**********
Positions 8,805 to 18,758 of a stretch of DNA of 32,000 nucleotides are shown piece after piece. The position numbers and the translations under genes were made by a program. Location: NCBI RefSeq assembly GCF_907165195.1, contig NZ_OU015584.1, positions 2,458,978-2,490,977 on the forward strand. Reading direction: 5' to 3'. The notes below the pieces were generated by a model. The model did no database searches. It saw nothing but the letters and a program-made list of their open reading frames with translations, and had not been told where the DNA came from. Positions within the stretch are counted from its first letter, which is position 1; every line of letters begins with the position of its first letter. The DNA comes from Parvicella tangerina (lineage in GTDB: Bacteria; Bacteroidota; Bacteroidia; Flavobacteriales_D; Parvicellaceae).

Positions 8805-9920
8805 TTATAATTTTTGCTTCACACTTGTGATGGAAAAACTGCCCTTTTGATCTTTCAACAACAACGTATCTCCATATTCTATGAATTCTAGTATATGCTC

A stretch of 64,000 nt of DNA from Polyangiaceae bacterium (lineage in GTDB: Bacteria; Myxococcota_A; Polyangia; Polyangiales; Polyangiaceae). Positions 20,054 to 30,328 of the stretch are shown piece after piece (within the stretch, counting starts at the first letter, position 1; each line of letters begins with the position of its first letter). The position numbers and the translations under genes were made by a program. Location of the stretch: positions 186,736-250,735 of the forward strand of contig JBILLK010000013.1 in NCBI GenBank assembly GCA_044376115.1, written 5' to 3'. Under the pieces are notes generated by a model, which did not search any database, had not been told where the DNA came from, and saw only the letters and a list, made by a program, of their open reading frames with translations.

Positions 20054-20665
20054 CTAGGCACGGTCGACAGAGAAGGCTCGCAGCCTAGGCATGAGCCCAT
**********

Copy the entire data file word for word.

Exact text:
Positions 8,805 to 18,758 of a stretch of DNA of 32,000 nucleotides are shown piece after piece. The position numbers and the translations under genes were made by a program. Location: NCBI RefSeq assembly GCF_907165195.1, contig NZ_OU015584.1, positions 2,458,978-2,490,977 on the forward strand. Reading direction: 5' to 3'. The notes below the pieces were generated by a model. The model did no database searches. It saw nothing but the letters and a program-made list of their open reading frames with translations, and had not been told where the DNA came from. Positions within the stretch are counted from its first letter, which is position 1; every line of letters begins with the position of its first letter. The DNA comes from Parvicella tangerina (lineage in GTDB: Bacteria; Bacteroidota; Bacteroidia; Flavobacteriales_D; Parvicellaceae).

Positions 8805-9920
8805 TTATAATTTTTGCTTCACACTTGTGATGGAAAAACTGCCCTTTTGATCTTTCAACAACAACGTATCTCCATATTCTATGAATTCTAGTATATGCTC

A stretch of 64,000 nt of DNA from Polyangiaceae bacterium (lineage in GTDB: Bacteria; Myxococcota_A; Polyangia; Polyangiales; Polyangiaceae). Positions 20,054 to 30,328 of the stretch are shown piece after piece (within the stretch, counting starts at the first letter, position 1; each line of letters begins with the position of its first letter). The position numbers and the translations under genes were made by a program. Location of the stretch: positions 186,736-250,735 of the forward strand of contig JBILLK010000013.1 in NCBI GenBank assembly GCA_044376115.1, written 5' to 3'. Under the pieces are notes generated by a model, which did not search any database, had not been told where the DNA came from, and saw only the letters and a list, made by a program, of their open reading frames with translations.

Positions 20054-20665
20054 CTAGGCACGGTCGACAGAGAAGGCTCGCAGCCTAGGCATGAGCCCAT